Radio Broadcasting Glossary

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A.A.A.A. – American Association of Advertising Agencies.

A.B.C. – The American Broadcasting System

AC Adult – A radio program format known as Adult Contemporary music, featuring rock and roll and pop music.

Acoustics – How clearly the sound is heard in a room; the quality of sound in a given area.

ADAT – Audio Digital Tape, used in digital systems.

Actives – Radio listeners who actively contact radio stations for requests or contests. Passive listeners, however, are those people who do not generally interact with the radio stations.

Actuality – A term historically used in broadcasting that is now referred to as a sound byte.

Adjacencies – Programs following or preceding a certain time period; commercials that are purchased to be specifically aired immediately before or immediately after a feature or program such as a sportscast or news program.

Ad-libbing – Words, music, or actions uttered, performed, or carried out extemporaneously in one’s own words, without a give script.

Advertising agency – A service business that helps create, plan and place advertising, or ads, and promotions for radio and TV as well as print advertising. Agencies often handle overall branding and marketing.

AFTRA – An association or union known as the American Federation of Television and Radio Artists, for members who are broadcast professionals.

Aircheck – Copy of a broadcast that is recorded on magnetic tape or digitally.

Air shift – The length of time that a DJ works on the air at any given time. Average air shifts are four hours but could be up to six hours long.

Airwaves – The medium through which radio or television signals are transmitted. Airwaves are also known by the terms spectrum or the electromagnetic spectrum. Airwave signals travel through the air, unlike the signals transmitted by telephone or cable wires. Almost every American household has a television that receives free programming, which is sent over the airwaves by local TV or radio stations.

Album Oriented Rock (AOR) – Also known as Adult-oriented rock, AOR was originally an American FM radio format focusing on album tracks by rock artists. It popularized the repertoire of music that is currently associated with classic rock.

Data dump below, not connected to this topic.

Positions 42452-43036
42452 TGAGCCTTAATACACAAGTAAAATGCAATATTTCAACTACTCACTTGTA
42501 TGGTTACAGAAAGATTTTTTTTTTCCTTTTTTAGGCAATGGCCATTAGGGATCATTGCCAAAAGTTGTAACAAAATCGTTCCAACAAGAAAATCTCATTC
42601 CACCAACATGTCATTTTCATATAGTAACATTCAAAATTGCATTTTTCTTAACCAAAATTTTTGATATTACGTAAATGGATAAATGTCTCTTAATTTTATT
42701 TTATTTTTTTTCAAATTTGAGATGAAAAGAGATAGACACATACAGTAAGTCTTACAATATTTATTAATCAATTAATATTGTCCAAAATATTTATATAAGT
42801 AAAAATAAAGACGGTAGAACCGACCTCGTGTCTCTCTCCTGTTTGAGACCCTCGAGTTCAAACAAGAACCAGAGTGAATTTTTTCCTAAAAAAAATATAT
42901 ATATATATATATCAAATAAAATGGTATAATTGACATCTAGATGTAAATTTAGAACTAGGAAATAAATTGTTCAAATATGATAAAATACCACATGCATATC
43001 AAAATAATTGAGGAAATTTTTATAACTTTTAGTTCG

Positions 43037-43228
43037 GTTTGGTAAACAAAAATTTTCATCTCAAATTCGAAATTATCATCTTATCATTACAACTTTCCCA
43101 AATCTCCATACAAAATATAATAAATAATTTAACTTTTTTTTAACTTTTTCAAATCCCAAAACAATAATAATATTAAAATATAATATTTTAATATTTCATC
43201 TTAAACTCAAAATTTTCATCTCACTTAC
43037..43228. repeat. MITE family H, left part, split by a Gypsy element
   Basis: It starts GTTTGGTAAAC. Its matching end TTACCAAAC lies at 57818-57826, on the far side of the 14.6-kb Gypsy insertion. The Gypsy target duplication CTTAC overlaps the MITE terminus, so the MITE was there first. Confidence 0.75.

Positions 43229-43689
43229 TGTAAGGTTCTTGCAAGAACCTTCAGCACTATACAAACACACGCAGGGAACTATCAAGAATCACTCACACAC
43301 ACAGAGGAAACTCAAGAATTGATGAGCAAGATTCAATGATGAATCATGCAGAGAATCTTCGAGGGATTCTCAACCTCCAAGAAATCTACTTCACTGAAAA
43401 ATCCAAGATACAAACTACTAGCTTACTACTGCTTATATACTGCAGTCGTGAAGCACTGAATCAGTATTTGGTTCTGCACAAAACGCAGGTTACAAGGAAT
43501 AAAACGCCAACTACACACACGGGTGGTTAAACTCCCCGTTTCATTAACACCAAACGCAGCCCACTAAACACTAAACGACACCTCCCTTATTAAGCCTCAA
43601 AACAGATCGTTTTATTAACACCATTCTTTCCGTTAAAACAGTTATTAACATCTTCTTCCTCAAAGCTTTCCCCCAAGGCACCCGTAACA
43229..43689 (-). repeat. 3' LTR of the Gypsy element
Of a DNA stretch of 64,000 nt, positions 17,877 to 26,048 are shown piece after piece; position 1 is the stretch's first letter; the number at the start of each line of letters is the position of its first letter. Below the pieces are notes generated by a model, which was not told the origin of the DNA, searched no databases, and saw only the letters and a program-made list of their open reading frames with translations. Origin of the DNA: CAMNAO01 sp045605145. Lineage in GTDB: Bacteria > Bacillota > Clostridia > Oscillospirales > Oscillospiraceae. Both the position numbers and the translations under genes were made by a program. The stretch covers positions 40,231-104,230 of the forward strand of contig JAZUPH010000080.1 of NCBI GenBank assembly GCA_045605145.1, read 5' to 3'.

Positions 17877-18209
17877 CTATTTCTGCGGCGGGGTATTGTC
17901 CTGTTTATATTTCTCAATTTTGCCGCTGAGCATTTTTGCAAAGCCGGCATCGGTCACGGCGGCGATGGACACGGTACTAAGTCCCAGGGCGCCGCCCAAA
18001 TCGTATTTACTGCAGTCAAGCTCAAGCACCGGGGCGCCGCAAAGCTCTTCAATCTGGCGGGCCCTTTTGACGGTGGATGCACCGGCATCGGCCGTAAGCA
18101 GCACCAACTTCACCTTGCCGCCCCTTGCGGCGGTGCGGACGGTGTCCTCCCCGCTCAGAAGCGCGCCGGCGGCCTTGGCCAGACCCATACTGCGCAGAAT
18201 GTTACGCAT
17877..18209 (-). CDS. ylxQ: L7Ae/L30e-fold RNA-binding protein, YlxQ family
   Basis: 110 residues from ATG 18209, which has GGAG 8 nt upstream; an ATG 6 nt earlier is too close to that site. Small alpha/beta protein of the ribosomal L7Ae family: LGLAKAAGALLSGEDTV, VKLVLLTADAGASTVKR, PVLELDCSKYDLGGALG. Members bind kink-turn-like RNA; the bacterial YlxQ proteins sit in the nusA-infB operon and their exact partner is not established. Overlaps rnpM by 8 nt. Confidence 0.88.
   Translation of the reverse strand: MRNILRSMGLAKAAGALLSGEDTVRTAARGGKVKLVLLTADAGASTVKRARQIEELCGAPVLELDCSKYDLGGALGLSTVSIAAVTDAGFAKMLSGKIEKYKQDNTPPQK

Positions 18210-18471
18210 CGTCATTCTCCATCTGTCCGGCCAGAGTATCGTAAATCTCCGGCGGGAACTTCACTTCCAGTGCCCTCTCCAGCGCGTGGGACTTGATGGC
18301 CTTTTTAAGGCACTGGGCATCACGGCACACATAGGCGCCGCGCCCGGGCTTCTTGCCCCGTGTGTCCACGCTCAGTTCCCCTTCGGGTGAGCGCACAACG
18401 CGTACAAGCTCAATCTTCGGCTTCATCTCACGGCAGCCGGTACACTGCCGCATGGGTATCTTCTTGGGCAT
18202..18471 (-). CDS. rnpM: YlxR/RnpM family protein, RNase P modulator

A.M. – The amplitude modulation, A.M. broadcasting signals, considered the standard radio band; meaning the amplitude of a carrier wave which is varied according to certain characteristics of a modulating signal.

Amplifier – The ability to amplify or make sound louder or softer through an electronic devise that is adjustable.

Analog – A type of waveform signal with characteristics that are continuous as opposed to pulsed, containing data or information such as voice, data or image. Analog was standard broadcasting or the way old record players worked before the onset of CD’s. It is the storage or transmission of information by a variable physical means, such as a shift in voltage sent through the electromagnetic spectrum or the vibrations of against patterns inside the grooves of a vinyl disc, to create physical (analogous) patterns of pictures or sounds. Analog signals have unpredictable height, or amplitude, and width, frequency, and can vary infinitely over a given range.

Announcer – An on-air talent personality who is the person with the job to read scripts or announcements on radio or television. (Sick jockey, news anchor, sports announcer, etc.)

Arbitron (ARB) – A company providing an industry accepted standard for audience measurement of radio programming. Arbitron also refers to the company’s Arbitron radio market survey and report that is published four times per year.

Ascertainment – A process to determine what a community needs and wants, so that a radio station can try to serve its community better.

ASCAP – The American Society of Composers, Authors, and Publishers, an organization.

Audio production – Recording of sound and reproduction is the mechanical or electrical inscription and re-creation of sound waves, typically used for the voice or for music. The two basic classes of sound recording include analog and digital recording.

Audio consoles – Mixing consoles or a digital mixing console or audio mixer, also called a sound board or soundboard, is an electronic device for combining, or mixing, routing, and changing the level, timbre the dynamics of audio signals. A mixer can mix analog or digital signals depending on the type of mixer.

Audition tape formats – A recorded program or a radio show, news, sports, commercials, etc. to show and have heard for employment.

Automated radio – Radios that can be automated or controlled by electronic devices requiring very little human intervention.

Automatic Equipment – Equipment that enables a radio or TV station to operate automatically.

Average quarter – A term used in the industry describing audience measurements according to Arbitron. For example, the average number of persons listening to a particular station for at least five minutes during a 15-minute period of time.

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